“In some respects Ian’s own practice has a very private quality to it. His work is not produced in relation to public or corporate commission, nor does he see himself in the role of political agitator in the mould of a Guy Debord or John Jordan. Within that context his chosen medium takes on a particular relevance. Paintings are, by nature contemplative things, and that is another one of the reasons Ian works in that medium. He also wants this work to belong to the history of painting, in the sense that historically painting has contributed to how society works for centuries, from Van Eyck (and before) to Manet, to Keifer and so on. So it is not a simple case of saying that painting is what he has always done, but that Ian has thought very carefully about achieving an effective synthesis between medium and subject and the ideas that underpin it.
Landscapes and interiors are suggestive of private worlds; ideas about nostalgia for a perceived past that reside within the imagination; veiled warnings that we should not assume progress to be an axiomatically good thing. Thus, superficially opulent interiors often sit in conflict or opposition to scenes glimpsed through windows, with a very strong sense that this ‘view’ is a very private one, both literally and metaphorically. Having said all that, the idea of progress is symbiotically linked to the idea of continual growth, that mainstay of capitalist ideology and, by extension, does put Ian’s work within a political and economic context. There is a clear allusion here to the dilemma of late Capitalism, so consummately outlined in Fredric Jameson’s exceptional treatise, ‘Postmodernism or the Cultural Logic of Late Capitalism’, where (to put it in a nutshell) he draws our attention to the fact that whilst Capitalism bestows enormous material benefits upon us it also delivers an equal measure of the very opposite. This dichotomy is partly alluded to in the paintings via their discreet structural disharmony in the paintings, in one instance looking like a combination of a decorators dust sheet and a page out of Frank Ghery’s sketchbook.”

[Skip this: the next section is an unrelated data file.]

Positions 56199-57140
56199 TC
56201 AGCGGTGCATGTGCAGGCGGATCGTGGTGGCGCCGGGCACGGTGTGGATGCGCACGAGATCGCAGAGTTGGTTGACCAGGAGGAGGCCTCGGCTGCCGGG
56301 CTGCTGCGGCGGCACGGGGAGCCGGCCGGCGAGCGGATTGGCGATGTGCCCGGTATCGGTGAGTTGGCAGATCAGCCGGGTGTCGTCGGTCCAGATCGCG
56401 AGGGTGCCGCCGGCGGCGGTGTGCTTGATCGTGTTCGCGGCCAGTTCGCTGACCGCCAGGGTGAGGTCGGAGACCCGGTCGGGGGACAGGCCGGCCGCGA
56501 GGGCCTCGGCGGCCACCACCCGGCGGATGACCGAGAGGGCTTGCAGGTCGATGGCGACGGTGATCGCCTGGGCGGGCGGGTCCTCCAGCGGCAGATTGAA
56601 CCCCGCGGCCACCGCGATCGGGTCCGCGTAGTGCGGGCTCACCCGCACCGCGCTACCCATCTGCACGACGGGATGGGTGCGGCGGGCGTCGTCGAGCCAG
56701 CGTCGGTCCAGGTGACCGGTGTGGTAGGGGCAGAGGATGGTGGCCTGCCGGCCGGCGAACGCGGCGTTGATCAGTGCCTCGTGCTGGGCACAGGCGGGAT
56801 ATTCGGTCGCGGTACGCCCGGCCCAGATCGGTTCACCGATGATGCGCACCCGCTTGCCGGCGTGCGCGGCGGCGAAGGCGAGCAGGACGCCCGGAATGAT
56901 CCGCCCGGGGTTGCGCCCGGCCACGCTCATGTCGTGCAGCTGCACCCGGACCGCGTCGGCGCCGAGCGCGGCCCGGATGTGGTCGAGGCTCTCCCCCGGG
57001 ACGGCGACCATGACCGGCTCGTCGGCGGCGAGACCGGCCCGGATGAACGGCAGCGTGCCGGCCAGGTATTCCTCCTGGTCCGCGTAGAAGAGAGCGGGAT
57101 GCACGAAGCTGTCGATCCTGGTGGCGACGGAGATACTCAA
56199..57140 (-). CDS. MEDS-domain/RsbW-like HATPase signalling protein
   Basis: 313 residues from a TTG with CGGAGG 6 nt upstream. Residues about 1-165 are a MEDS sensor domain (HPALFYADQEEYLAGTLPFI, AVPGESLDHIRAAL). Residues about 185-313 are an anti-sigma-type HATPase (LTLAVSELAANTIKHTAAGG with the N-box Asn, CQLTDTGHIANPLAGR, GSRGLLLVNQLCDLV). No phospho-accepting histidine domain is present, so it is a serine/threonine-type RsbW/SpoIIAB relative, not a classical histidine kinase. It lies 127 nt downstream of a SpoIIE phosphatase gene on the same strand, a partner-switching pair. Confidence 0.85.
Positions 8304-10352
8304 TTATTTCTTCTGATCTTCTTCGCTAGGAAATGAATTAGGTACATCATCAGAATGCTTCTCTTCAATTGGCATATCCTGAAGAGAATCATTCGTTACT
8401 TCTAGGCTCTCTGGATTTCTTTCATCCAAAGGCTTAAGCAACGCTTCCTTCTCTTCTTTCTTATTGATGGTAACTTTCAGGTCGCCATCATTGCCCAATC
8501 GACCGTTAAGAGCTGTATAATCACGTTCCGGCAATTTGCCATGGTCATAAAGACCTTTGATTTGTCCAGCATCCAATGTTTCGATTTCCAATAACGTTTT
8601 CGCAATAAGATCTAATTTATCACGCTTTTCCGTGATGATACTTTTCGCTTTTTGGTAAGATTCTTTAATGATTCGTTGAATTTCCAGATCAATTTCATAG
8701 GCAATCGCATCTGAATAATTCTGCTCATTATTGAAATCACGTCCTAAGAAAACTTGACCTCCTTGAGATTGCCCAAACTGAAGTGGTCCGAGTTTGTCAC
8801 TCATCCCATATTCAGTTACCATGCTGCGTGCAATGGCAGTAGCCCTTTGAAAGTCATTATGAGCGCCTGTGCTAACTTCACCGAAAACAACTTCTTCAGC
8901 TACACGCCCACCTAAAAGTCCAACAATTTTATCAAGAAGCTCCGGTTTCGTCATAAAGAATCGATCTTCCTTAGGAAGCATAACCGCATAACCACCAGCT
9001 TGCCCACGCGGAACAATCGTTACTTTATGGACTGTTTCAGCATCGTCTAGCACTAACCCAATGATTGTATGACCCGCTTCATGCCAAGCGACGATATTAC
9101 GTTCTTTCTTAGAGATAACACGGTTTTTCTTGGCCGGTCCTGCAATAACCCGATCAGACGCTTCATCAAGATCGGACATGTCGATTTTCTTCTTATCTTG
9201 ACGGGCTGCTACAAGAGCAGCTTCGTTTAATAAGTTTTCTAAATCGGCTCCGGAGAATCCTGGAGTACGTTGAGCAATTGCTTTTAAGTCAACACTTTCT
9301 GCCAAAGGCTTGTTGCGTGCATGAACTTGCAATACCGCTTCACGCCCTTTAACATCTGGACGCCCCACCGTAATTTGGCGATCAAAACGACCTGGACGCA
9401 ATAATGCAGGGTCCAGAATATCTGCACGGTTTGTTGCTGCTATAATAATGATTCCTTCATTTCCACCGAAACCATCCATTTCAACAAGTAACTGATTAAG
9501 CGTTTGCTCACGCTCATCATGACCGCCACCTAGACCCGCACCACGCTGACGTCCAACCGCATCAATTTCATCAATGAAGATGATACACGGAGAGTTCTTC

Excerpt from exhibition catalogue
2007 Reality Bites Toronto; USA is the middle Jerusalem Rare Gallery, New York
2006 Scope London; avoid the void Richard Ekstract, New York
2005 if you go down to the woods today Rare Gallery, New York
Above image: Seven Rooms of Gloom (felt tip on watercolour paper) 2007 Stanley Picker Gallery Collection